Rabbi Joseph B. Soloveitchik, "Halakhic Man". trans. by Lawrence Kaplan. (Philadelphia: Jewish Publication Society of America, 1983), p. 101
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The peak of religious ethical perfection to which Judaism aspires is man as creator. When God created the world, He provided an opportunity for the work of His hands — man — to participate in His creation. The Creator, as it were, impaired reality in order that mortal man could repair its flaws and perfect it. God gave the Book of Creation — that repository of the mysteries of creation — to man, not simply for the sake of theoretical study but in order that man might continue the act of creation. [Lawrence Kaplan translation]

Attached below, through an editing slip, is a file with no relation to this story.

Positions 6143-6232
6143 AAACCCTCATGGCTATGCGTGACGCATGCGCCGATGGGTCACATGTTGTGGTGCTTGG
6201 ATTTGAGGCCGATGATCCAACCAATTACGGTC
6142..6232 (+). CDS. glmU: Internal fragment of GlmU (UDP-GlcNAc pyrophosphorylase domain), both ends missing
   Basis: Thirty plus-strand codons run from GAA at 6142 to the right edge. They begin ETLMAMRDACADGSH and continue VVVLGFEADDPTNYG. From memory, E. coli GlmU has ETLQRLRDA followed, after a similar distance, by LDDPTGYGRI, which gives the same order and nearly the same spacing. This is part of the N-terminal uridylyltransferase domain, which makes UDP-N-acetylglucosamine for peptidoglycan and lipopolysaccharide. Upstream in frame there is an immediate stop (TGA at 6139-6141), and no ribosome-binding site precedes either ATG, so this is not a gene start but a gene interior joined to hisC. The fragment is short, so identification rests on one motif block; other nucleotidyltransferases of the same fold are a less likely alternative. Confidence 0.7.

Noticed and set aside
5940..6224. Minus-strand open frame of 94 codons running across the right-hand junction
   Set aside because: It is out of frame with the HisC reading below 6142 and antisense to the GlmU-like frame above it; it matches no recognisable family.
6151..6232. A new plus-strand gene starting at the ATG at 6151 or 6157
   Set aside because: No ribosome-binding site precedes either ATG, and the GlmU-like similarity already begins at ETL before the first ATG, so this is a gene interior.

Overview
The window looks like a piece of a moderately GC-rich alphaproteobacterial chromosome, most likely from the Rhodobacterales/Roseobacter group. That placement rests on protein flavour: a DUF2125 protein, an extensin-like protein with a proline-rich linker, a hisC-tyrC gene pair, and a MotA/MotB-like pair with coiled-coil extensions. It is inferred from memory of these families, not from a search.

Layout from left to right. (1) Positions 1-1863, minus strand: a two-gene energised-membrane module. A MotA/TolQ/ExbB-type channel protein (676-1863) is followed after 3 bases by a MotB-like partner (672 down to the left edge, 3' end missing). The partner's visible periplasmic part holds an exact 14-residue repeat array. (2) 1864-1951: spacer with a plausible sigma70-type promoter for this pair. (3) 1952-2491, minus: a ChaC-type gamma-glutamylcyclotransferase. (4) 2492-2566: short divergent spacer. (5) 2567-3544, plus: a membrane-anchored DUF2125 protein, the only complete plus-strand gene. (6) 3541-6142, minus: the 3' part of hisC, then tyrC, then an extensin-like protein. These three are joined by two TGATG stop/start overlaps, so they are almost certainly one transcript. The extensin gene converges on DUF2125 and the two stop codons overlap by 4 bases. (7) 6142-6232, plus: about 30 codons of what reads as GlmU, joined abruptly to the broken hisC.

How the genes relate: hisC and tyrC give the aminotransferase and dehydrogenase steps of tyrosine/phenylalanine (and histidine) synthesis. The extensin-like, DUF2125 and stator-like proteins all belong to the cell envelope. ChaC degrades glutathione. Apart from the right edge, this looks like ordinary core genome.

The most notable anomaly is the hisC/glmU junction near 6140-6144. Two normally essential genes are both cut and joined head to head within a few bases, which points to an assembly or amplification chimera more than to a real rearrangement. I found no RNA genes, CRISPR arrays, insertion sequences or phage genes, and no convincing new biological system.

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Suggested Discussion Questions:

1. In what ways are continuing the work of creation?

2. This model assumes not the world is finished and broken, but rather that it is unfinished. How does this speak to the common feeling that our actions don't make any real change?

3. What social justice themes emerge from this text?

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Time Period: Contemporary (The Yom Kippur War until the present-day)